Cuba boasts the most advanced education system, on all levels, in all of Latin America. This is largely because Cuba leads the world in educational funding; Cuba invests a huge 13 percent of its GDP into their national schooling system, the highest of any nation in the world. Monthly salaries for teachers in Cuba average around 525 Cuban pesos, which converts to roughly $20. This may sound meager to those accustomed to thousands of dollar salaries, but keep in mind that Cuba operates very differently compared to other first world nations. Cuba is a socialist nation, meaning that salaries are kept low across all professions, encouraging a sense of equality.
In fact, salaries are mostly symbolic in Cuban culture, because most everything it takes to live is heavily subsidized by the government, so additional payments are provided just to ensure that citizens can dress how they want to and prepare specialty meals if desired, promoting individual expression. For employed citizens, therefore, food and housing is provided at little to no cost. Therefore, the conversion between Cuban pesos and US dollars is all but meaningless to those living in Cuba. A Cuban peso is the virtual equivalent to a dollar while in Cuba, meaning that items that cost a dollar in the United States (a bus ticket, fruit at the market) cost one peso in Cuba.
Accommodations & Visas
Again, housing in Cuba operates very differently than in other nations. If you are employed as a teacher, your school will provide you with accommodation for a small percentage of your salary. Living arrangements are not a stress factor for Cuban citizens, because the government guarantees safe living spaces for employed persons. International teachers often live in apartment complexes together, near the school that they are employed at. There are many misconceptions about living in Cuba; the first being the state of slum living in inner city parts of Havana and Santiago. Cuban citizens are guaranteed excellent and safe housing, and existing slums remain only as tourist attractions in most cases.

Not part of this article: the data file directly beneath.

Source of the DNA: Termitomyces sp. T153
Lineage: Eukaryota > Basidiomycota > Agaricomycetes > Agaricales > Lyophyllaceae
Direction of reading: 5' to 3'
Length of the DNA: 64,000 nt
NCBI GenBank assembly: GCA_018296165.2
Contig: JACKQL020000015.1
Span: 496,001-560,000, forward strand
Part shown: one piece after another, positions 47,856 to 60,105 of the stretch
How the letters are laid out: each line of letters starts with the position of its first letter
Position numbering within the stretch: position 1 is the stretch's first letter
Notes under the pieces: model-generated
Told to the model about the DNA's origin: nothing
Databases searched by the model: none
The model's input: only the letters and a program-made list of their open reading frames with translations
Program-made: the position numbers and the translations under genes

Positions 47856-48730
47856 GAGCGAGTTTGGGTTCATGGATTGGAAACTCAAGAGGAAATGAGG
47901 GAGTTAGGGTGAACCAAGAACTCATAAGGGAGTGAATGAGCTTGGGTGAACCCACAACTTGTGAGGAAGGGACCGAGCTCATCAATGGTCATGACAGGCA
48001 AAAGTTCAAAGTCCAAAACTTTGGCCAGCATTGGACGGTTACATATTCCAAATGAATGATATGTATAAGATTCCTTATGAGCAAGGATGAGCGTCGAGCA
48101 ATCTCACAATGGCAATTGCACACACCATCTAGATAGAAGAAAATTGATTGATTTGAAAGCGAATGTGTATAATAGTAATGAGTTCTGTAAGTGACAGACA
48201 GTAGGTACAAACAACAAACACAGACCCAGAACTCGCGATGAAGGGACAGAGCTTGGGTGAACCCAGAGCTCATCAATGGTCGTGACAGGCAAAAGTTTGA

Securing a visa to teach abroad in Cuba may be a challenge for people of certain nationalities, U.S. citizens in particular. U.S. citizens are not eligible for travel visas, but rather must have proof of intent to teach in Cuba. However, for the most part, visa processes in Cuba are similar to other Latin American nations. You can apply for a 90-day tourist visa, or, if you have been offered employment by a particular school, you can be sponsored for a longer visa. Most people looking for teaching jobs in Cuba use a third party placement company; these companies usually streamline the visa application process for aspiring teachers.
Benefits & Challenges
The biggest challenge you will face is the misconceptions many hold about Cuba. Due to its strong socialist central government, many individuals in the Western world believe Cuba to be a desolate third world country that its citizens are trying to abandon. Instead, people that travel to Cuba have their opinions expanded when they see the high standards of living, excellent education system, and the near eradication of poverty that much of Latin America suffers from. You are sure to fall in love with Cuba’s lively population, its love of classic cars, and infamous music and food.
It is an exciting time to travel to Cuba. As the Cuban government adjusts their political ideologies in the face of twenty first century advantages, including the allowances of small businesses, property ownership, and internet access, Cuba’s population must rapidly adapt to their new lifestyles. International teachers can help ease this transition while educating the nation’s young minds!